It is not a serious channel up here. Certainly among the Unionist population RTE is invisable. Radio is worst where RTE Radio 1 is position on 94.50 fm right before Ulster Radio on a weak signal - while 2fm is on 97fm before the 2 leading stations Citybeat on 96.7 and coolfm on 97.40. It is impossible to get.

RTE by positionisg itself on channel 3&4 put the main Irish broadcasting channel at the forefront of Northern life - instead of where it is at present - inviseable. Its wrong that Northern people know more about what is happening in cornwall & devon before Dublin or Meath.
 

davidcameron

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Jun 4, 2010
Messages
8,765
RTE is available only on the HD freeview service and at that is channel no 24 & 25. On sky it is on channel 161, 161 behind MTV+1 & before Dave+1

It is not a serious channel up here. Certainly among the Unionist population RTE is invisable. Radio is worst where RTE Radio 1 is position on 94.50 fm right before Ulster Radio on a weak signal - while 2fm is on 97fm before the 2 leading stations Citybeat on 96.7 and coolfm on 97.40. It is impossible to get.
RTÉ Radio is available in NI on LW, the internet and FTA on the Astra satellite.

RTE by positionisg itself on channel 3&4 put the main Irish broadcasting channel at the forefront of Northern life - instead of where it is at present - inviseable. Its wrong that Northern people know more about what is happening in cornwall & devon before Dublin or Meath.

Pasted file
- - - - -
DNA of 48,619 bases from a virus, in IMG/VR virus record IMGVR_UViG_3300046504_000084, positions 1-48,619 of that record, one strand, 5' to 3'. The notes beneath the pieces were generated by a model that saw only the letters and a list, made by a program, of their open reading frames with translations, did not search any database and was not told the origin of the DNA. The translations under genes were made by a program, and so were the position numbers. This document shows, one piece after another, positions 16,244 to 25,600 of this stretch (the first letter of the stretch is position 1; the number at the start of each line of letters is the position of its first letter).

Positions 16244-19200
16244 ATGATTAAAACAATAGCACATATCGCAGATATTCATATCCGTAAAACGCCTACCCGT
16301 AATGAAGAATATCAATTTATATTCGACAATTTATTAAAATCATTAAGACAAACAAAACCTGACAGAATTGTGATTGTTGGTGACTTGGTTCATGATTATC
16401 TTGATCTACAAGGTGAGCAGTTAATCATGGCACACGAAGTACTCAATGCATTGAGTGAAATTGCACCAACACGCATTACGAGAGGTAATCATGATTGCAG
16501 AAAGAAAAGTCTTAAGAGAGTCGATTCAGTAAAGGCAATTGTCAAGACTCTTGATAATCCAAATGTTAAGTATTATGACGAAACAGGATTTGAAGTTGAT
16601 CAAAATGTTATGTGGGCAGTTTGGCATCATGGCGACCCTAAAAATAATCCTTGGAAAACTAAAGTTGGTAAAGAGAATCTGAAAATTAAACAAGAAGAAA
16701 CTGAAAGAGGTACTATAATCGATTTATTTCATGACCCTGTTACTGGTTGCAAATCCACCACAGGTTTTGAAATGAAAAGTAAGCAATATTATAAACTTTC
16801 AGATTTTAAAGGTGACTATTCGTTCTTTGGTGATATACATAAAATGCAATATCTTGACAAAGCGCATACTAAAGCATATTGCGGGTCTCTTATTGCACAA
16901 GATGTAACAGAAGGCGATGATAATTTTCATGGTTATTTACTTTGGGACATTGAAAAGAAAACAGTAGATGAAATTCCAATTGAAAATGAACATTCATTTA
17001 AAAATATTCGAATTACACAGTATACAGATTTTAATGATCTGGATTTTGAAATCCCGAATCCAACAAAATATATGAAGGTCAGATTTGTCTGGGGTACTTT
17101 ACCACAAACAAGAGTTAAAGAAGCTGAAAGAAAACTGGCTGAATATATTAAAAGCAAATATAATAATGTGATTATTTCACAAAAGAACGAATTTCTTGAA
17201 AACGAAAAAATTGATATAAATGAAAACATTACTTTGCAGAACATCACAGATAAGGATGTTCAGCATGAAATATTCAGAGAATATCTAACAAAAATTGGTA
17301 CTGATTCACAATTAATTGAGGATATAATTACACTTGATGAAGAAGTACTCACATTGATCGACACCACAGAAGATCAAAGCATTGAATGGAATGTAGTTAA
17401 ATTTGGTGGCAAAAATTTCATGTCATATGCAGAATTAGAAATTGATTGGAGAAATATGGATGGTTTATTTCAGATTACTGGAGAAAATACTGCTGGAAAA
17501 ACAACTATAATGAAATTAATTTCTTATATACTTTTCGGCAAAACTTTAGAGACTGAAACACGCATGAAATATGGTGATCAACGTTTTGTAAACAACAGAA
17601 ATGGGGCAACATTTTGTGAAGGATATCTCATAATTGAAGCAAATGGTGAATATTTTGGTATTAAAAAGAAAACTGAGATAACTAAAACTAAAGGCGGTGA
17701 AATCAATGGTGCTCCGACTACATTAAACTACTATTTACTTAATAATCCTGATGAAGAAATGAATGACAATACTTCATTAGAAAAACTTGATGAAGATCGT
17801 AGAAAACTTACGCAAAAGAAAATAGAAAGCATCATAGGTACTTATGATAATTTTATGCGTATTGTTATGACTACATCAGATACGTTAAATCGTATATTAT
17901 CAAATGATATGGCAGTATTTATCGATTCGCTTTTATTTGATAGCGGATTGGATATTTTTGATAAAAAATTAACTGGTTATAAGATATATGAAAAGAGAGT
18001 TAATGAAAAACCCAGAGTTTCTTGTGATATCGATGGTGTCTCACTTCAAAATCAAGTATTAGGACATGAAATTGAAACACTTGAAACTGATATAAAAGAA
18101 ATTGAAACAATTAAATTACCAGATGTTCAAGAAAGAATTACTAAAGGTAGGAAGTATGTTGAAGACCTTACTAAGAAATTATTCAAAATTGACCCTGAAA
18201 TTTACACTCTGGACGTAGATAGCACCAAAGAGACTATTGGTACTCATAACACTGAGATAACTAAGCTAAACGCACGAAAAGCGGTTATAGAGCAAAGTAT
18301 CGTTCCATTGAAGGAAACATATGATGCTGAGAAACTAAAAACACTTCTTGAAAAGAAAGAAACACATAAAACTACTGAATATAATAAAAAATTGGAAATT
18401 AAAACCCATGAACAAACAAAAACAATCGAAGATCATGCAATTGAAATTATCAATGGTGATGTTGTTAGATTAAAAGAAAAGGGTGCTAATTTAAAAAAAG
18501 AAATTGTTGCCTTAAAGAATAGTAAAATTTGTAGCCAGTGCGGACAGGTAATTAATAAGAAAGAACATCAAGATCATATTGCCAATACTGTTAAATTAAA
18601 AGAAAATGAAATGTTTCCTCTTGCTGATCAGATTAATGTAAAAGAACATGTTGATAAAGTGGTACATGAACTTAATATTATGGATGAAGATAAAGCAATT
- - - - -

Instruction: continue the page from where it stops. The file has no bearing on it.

If NI viewers who have Freeview HD boxes want to watch RTÉ 1 & 2 they will find them on the EPG.
 

Old Mr Grouser

Well-known member
Joined
Aug 29, 2009
Messages
6,490
I personally would welcome Irish channels on British TV and I've long advocated it.

I think the difficulty is most Irish channels show a lot of British and American TV and there would be some rights issues - they only have a licence to broadcast that content in Ireland and a lot of the shows are already broadcast on UK channels.

With lots of non-Irish content, if it was blanked out then the channels would be off-air half the time.

You'd need the Irish channels to get together and produce one channel speficially for the UK that they all contributed content to. You could also make programming specifically for UK Irish audiences.

I remember Tara TV was on cable for a while in Birmingham but it didn't last long - who was behind that?

It would cost money though, I wonder if you made it a subscription-only channel rather than on the usual free-to-air digital platform it might even turn a profit.

There's plenty of Irish ex-pats in Britain who might subscribe.
As I understand it the big problem is that if RTE were to gain a substantial number of viewers in the UK then they'd have to pay far higher royalty rates for just about everything, even the playing of recorded music.

There's an example of that sort of thing here - BBC News - Welsh language music payment dispute talks stall

The dispute is over the level of payment for songs on Radio Cymru

Welsh-language musicians were receiving about £7.50 a minute, including public performance payments, but then someone recalculated the listener-statistics and the Performing Rights Society reduced the payments down to 42pence a minute.

The people at RTE would probably prefer it if nobody outside Ireland listened to their stations.